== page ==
Caciucco (Fish Stew)

1 preboiled, cracked Dungeness crab
3 clams
4 mussels
7 medium size shrimp
2-3 ozs. Rock Cod (any rockfish will do)
3 tbs olive oil
1 tbs minced garlic
1/3 c. white wine
1 cup fish stock
1 c. marinara sauce

Heat a 10" sauté pan and add the olive oil. When the oil just begins to smoke, add the garlic and sauté 30 to 40 seconds. Add the clams and a tablspoon of stock, lower the heat, cover and heat until the clams open and release their juice. That's about 5 minutes. Next add the mussels, cover again for another 5 minutes. Remove any shellfish whose shells have remained closed. Add the rockfish. Raise the heat and sauté three to four minutes until the rockfish is partially cooked. Add the wine and stock and then the crab and shrimp. Simmer 3 to 4 minutes, covered. The remainder of the cooking is without the lid. Add the marinara sauce. Bring to a simmer on high heat, reducing to about 1 cup of liquid remaining. (you can ballpark this reduction). Once the mussels and clams have opened, pour over linguine or angel-hair pasta or rice. (gee should I have said risotto?)

At Little Joe's, I saw them add the wine, tip the pan to catch the wine on fire and then add the remaining liquids. This necessitates have the sauté pan over a high flame.

Serve in a soup bowl. 

Above is for one serving.

Below is the recipe given for Little Joe's tomato sauce. 

2 qts. crushed tomato in heavy puree (this is something only a restaurant can buy) See why here, at the bottom of the page.
2 qts. chicken broth (again, think of all the chicken scraps tossed into a stock pot, refilled with water and more chix, every day)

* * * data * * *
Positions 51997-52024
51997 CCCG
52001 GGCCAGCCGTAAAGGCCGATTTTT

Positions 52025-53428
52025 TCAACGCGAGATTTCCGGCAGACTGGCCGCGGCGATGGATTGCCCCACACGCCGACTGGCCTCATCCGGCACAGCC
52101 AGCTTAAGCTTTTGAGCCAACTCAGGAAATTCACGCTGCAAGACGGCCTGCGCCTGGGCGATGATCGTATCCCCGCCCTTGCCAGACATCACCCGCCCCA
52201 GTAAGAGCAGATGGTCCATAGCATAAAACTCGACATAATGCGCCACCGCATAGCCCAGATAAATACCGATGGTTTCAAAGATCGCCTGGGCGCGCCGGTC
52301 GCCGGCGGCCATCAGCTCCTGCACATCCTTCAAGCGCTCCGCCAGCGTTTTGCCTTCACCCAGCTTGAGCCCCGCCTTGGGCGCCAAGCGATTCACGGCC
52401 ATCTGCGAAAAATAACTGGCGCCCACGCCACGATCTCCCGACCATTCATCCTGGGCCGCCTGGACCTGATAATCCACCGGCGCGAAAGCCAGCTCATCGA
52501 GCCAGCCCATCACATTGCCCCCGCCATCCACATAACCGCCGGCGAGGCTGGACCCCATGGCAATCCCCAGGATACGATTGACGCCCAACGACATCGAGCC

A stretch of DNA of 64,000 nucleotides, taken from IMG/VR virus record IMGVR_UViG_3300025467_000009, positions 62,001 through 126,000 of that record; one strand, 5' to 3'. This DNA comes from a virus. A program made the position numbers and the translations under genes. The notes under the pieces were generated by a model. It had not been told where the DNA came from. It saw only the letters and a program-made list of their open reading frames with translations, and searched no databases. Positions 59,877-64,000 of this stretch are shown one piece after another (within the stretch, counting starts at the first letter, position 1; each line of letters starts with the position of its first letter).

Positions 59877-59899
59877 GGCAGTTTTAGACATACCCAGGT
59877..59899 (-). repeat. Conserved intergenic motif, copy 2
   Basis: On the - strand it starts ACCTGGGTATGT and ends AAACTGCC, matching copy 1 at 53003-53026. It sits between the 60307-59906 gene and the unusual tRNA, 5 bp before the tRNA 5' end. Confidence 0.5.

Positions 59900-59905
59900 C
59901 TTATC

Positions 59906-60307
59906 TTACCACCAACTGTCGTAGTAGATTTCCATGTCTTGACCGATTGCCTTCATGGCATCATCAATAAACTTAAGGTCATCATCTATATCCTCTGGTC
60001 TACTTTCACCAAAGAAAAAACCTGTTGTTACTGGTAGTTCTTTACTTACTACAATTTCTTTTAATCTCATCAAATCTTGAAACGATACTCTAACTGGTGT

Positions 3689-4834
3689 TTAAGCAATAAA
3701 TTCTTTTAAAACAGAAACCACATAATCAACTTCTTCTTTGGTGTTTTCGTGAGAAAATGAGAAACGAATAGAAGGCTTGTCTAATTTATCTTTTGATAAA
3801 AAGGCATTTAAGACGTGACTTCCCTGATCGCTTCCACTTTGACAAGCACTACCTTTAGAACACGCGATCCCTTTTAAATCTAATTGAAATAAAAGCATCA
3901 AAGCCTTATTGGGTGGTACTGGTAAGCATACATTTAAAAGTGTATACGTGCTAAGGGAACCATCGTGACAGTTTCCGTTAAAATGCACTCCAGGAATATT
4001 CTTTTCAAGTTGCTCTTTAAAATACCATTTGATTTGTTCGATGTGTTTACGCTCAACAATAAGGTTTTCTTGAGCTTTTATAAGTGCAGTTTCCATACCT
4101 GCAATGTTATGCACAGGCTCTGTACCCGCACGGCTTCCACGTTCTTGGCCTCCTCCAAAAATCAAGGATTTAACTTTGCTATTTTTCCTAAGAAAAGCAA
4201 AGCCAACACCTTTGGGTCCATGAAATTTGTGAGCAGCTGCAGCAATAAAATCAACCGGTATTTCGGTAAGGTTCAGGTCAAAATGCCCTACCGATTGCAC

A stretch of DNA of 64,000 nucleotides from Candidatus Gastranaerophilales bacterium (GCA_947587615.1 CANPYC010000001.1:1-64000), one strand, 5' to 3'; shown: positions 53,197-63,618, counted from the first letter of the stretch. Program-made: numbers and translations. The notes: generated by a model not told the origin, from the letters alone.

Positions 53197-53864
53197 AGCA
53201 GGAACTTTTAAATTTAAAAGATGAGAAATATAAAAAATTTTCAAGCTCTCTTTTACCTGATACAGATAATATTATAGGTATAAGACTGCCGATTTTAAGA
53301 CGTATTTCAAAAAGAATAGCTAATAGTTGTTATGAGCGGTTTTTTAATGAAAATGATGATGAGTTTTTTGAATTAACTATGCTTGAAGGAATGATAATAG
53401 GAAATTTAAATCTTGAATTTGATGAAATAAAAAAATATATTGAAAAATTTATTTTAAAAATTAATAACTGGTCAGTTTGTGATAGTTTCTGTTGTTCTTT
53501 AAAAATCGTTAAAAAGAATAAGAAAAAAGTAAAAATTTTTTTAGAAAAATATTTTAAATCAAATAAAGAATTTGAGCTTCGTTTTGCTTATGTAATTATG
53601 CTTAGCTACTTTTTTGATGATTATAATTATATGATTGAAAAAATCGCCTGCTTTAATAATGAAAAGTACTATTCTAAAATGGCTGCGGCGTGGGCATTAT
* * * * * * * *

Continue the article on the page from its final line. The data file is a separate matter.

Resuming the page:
4 stalks celery
3 onions, minced
1 tsp. rosemary, dried
1 tbs. oregano, dried (preferably not Mexican oregano)
4 bay leaves
2 tbs. chopped, fresh basil
1/4 c. garlic, minced
2 tbs. black pepper, ground
1/3 c. salt
1/2 c. olive oil
1/4 c. cornstarch
1/2 c. water for cornstarch, above
grated parmesan cheese

Combine the crushed tomato, chicken broth, celery and onion, rosemary, oregano, bay leaves, basil, garlic, black pepper, salt and olive oil in a stock pot. Simmer 2 to 4 hours, slightly covered [slightly covered addition by yours truly Secret_Ingredient]. At the end of the simmering, mix the water and cornstarch and add to the pot, stirring to mix well. Use with pasta of choice and top with grated parmesan cheese. 

8 to 10 portions.

I wrote about the Tuscan guy, above. He sagely points out that this type of fish dish is made with the stuff the fisherman cannot sell. The off-fall. He goes on to point out that the next time you pay $30 or 25€ for the dish to remember that it's supposed to be peasant food, not some hoity-toity dish of danties for the uninformed. (I'll close with: